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My intention is to say that I will get involved with this book and read it very fast.

Is it correct to use this expression or even common to say so?

EDIT: I'm adding other uses that I'm wondering if are they common or not:

"I'll dash into my homework"
"He dashed into his tasklist"
"She is dashing into her schedule"

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    "I'll dash into this book" is not idiomatic English. You will never hear the verb dash used in these ways by a native English speaker. – P. E. Dant Jun 13 '17 at 20:40
  • But you could dash through the book. You need to buckle down, young man, and spend more time studying. You dash through your homework far too often! – Tᴚoɯɐuo Jun 13 '17 at 20:46
  • @Tᴚoɯɐuo Through, perhaps over, but not into. – P. E. Dant Jun 13 '17 at 20:55
  • @P. E. Dant: yes. The problem here is not the verb but the preposition. – Tᴚoɯɐuo Jun 13 '17 at 21:24
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Not quite. Dash usually implies running in the sense you're using, and specifically running a relatively short distance. Take, for example, the olympic events 100m dash, 200m dash, etc. (Though other meanings also exist for "dash"; e.g., a small amount of something in a recipe.)

So you might dash into a store, for example, if you were literally going to run in very quickly from across the parking lot. But even in that case, "dash" would be a bit uncommon. Probably just "run in" would be more typical.

But the phrase you're looking for is dive in. From Merriam-Webster:

to plunge into some matter or activity

Example sentence from MW:

she dove into her studies

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I would say it's much more common to say "He jumped right into his homework," or "I'll jump right on that," not "He dashed into his homework." I'm not saying people wouldn't understand you, but just from my experience I have rarely heard "dashed into ..." before.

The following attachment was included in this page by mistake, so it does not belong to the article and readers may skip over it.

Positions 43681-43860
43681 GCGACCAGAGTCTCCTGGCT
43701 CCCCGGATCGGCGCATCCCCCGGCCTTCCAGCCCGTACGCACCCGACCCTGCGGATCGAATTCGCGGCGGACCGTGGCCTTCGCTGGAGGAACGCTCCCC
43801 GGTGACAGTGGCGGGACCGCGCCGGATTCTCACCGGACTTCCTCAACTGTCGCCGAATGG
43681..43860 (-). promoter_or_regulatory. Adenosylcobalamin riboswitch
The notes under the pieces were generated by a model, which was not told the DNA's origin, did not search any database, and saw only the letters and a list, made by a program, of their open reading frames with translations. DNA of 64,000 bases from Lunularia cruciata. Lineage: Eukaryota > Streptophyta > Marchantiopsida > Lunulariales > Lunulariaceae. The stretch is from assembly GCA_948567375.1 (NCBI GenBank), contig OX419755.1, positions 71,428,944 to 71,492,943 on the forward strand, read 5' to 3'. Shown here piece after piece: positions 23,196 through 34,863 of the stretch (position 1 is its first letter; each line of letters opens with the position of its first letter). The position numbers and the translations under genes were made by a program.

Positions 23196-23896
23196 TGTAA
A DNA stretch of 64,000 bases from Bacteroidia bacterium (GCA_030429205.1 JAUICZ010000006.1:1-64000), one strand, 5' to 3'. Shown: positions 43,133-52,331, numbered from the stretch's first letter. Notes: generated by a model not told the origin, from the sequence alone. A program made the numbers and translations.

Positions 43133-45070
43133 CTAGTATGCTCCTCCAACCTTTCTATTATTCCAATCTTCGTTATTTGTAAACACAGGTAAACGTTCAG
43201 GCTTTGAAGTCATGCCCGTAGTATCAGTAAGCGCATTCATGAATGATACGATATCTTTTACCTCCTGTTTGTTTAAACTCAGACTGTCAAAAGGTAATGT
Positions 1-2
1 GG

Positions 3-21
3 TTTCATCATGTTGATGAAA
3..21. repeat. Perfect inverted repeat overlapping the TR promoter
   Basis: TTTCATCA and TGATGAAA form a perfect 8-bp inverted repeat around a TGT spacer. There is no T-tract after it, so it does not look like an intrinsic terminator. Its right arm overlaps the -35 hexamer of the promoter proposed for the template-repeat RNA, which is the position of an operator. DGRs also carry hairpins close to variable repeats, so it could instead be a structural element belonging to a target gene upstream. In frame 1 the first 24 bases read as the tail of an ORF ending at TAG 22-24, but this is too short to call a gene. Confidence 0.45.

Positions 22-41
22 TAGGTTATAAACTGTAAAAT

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    I did a search on Google books, trying to find one example where someone used dash with a less-than-literal destination. I found dozens of instances of dashed into her room, dashed into the house, dashed into his office, etc., but they were all physical places. I finally thought I managed to find one – dashed into his music – but, upon closer scrutiny, I found out the original said, "dashed into his music room." I agree with you: it's understandable, but highly unidiomatic. – J.R. Jun 13 '17 at 21:22
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There are a few examples I've seen where it is used to imply reckless actions related to intangibles:

"Dash into cash/stocks/bonds" appears as headlines talking about investments.

"The government's headlong dash into Brexit", "Australia's dash into war in 1914 was no knee-jerk response", "she thinks if I was really in love I'd dash into marriage like a mad thing" describe changes of state rather than physical places.

But as "dash into" is so much more commonly used with real things or locations, that "I dashed into my homework" would only be used literally - "I dashed into my homework, knocking the books to the floor".

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